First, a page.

Re: DSM: "Education"

From: BBWIA13@aol.com
Date: Mon Mar 11 2002 - 11:39:25 EST


To all participating in the "education" debate:

    It seems to me that many have touched on important issues in this debate,
issues deserving recognition.
    However, it also seems to me that at this time the debate is redundant.
And believe me, for you to hear that from me is quite extraordinary. I agree
and disagree with various aspects of what Ardeshir, Mary, and others have
said. But I remain firm in my belief that any further analyzing of the
validity of point 1a or point 1b would be entirely counterproductive.
    We have reached the point of end-communication, in the sense that the
essence of our different beliefs, in my opinion, cannot be communicated any
further to achieve any additional understanding of the various participants
points of view. To address the Mary's e-mail, I must say, that is a topic
that more people would benefit from paying attention to. Personally, I cannot
understand why there are people on this list who, apparently knowing little
of exactly how the philosophical or operational information of the Sudbury
Valley School is put into place, argue in such a context as to imply total
authority on the subject.
    Do not misinterpret what I say, though; the most clear example I can give
is that of warfare. Military historians talk of war, indeed, they even talk
of combat, analyze it. But it is a general rule that they not try to assume
the position of the final authority, in the sense that they act as though
they know what combat is like. This is the best analogy I can give. I am not
saying that any persons opinion in this debate is invalid. I am not saying
that the people on this list are fraudulent in their ability to hold views on
education. I simply feel that there is a well understood tendency in serious
debates to avoid hairsplitting with people who have actually experienced the
hairsplitting discussions in reality, to a full extent. To debate in that
specific context, as I believe has occurred in this case, is wrong, and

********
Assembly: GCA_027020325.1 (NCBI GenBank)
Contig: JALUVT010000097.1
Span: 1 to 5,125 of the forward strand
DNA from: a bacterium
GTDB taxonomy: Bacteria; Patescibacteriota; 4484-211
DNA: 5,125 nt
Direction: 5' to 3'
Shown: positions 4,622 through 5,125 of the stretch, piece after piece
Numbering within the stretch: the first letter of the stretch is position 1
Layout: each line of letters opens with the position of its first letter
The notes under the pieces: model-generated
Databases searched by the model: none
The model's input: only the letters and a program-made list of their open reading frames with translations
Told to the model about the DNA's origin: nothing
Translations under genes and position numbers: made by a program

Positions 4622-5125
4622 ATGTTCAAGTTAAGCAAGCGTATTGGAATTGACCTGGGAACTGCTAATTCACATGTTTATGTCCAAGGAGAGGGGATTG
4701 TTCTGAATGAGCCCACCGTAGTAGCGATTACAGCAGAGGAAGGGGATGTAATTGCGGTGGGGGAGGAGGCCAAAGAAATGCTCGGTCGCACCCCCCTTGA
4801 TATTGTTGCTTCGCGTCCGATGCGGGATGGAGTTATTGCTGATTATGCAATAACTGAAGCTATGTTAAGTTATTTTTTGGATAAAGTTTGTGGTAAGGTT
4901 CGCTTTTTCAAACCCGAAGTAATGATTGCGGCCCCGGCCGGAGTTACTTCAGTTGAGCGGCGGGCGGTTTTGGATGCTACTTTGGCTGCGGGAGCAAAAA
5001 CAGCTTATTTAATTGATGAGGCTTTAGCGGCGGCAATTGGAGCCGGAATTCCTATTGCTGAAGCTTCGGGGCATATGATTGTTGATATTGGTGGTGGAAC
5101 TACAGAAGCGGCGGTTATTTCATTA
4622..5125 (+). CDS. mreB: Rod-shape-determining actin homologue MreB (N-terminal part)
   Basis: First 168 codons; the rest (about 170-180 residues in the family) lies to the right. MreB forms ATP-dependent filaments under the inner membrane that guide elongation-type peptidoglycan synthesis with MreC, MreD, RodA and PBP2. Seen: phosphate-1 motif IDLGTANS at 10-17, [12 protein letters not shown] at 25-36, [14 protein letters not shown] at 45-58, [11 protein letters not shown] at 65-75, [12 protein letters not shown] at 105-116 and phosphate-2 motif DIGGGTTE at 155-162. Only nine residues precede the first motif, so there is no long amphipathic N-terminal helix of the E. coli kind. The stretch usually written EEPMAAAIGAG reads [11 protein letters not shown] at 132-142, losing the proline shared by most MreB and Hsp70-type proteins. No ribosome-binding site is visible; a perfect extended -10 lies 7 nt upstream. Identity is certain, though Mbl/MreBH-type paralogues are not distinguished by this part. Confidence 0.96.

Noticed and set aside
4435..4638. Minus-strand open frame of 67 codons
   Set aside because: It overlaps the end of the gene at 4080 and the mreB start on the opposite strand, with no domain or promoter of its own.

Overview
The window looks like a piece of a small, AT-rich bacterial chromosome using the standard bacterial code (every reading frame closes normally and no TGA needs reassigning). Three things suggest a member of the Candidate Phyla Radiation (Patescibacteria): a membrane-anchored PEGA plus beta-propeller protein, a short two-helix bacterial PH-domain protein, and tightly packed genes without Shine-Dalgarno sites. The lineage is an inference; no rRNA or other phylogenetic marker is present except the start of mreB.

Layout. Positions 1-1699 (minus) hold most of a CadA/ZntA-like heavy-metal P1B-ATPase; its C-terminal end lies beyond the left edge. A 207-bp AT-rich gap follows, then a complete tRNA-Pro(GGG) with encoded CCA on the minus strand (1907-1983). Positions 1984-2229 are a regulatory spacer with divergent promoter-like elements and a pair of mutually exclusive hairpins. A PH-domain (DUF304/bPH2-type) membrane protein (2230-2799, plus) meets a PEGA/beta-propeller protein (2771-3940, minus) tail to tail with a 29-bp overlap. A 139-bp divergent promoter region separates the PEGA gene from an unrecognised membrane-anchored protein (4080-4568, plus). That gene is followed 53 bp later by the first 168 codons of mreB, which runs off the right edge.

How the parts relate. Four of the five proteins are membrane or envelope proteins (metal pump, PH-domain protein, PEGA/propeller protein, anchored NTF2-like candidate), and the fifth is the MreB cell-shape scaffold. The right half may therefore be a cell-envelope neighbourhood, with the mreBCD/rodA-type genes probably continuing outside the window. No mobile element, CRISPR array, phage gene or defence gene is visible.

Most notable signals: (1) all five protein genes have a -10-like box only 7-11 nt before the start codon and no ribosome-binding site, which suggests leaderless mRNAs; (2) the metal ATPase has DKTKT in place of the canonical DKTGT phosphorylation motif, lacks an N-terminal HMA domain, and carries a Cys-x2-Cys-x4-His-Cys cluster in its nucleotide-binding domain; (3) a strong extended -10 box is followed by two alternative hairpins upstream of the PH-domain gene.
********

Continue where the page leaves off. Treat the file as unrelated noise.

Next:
certainly counterproductive. It is also not the only option in debating.
    Lastly, my final thoughts on this issue.

(From Websters online)

"ed·u·ca·tion Pronunciation Key (j-kshn)
n.
1: The act or process of educating or being educated.
2: The knowledge or skill obtained or developed by a learning process.
3:A program of instruction of a specified kind or level: driver education; a
college education.
4:The field of study that is concerned with the pedagogy of teaching and
learning.
5: An instructive or enlightening experience: Her work in the inner city was
a real education.

    As to Ardshir's discourse on the definition of words in general, I will
not comment in detail, suffice to say that by his logic, communication itself
would be impossible, because everyone would be able and willing to comment
upon how the words we use have no true meaning, since they are almost always
defined by only a select group of people.
    The issue appears clear to me, and I believe I have made my position on
it clear in the past. I consider Sudbury Valley to be a legitimate
educational institution. I do not believe that this necessarily entails that
the school is anything like its more traditional counterparts in the realm of
education. This opinion is based on my interpretation of the word, and what
it's meaning truly represents.
    I think it is fairly obvious that existing in a democratic environment is
a "learning process" for any given child. Indeed, that is in danger of being
a dead issue. A child simply learns things, whether or not he is forced,
coerced, or left alone. While the specific things that he learns may vary,
the fact of the matter is that he is always learning. And most certainly, the
knowledge of democratic participation is real knowledge indeed, knowledge
that the child gains upon experiencing the school. And it is almost
inevitable that this knowledge is acquired, whether or not (hopefully not)!
people attempt to introduce this child into it, by coercion, for example.
     By definition 2, this explanation fits quite nicely. Though I am more
then willing to discuss many other issues pertaining to the school (and there
are quite a few of them), this e-mail will be the last from me on the matter.

-Travis W.

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